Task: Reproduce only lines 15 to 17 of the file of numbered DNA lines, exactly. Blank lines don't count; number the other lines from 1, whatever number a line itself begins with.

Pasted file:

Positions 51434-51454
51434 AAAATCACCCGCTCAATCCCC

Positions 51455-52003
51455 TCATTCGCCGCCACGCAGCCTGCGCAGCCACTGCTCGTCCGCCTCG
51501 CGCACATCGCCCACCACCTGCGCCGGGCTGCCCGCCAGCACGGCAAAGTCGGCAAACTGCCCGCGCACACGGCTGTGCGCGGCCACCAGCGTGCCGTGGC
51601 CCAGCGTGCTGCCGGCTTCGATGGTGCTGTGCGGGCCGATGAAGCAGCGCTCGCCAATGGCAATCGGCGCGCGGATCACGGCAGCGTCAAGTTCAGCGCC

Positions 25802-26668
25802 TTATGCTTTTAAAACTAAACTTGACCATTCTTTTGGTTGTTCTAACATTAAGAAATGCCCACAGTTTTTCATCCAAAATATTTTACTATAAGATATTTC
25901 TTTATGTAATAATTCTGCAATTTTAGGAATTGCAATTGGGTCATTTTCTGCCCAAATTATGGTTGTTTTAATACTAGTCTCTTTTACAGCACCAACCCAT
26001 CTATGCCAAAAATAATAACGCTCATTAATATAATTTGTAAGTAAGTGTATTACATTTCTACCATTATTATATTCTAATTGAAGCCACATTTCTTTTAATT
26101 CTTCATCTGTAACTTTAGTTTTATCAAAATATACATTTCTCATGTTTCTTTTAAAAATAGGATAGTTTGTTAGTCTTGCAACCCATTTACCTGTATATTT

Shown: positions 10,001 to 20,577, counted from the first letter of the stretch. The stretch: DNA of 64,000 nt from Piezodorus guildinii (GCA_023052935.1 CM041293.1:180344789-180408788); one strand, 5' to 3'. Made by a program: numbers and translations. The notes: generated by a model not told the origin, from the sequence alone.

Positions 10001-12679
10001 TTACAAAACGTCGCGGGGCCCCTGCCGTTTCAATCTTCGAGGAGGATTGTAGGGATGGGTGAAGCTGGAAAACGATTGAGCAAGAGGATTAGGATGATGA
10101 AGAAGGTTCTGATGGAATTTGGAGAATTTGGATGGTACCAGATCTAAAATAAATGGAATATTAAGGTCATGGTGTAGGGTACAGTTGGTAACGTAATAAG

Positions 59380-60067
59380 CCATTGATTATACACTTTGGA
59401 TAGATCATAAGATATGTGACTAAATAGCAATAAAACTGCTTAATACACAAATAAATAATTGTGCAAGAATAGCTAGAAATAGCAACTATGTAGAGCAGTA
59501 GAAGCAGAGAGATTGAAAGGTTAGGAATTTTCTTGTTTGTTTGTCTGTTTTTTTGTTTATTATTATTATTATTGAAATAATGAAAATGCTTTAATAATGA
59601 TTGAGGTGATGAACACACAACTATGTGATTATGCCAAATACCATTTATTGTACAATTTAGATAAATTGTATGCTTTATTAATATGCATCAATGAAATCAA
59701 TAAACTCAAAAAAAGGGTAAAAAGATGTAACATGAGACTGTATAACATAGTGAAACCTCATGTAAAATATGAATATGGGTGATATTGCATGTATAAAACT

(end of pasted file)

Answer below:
10101 AGAAGGTTCTGATGGAATTTGGAGAATTTGGATGGTACCAGATCTAAAATAAATGGAATATTAAGGTCATGGTGTAGGGTACAGTTGGTAACGTAATAAG

Positions 59380-60067
59380 CCATTGATTATACACTTTGGA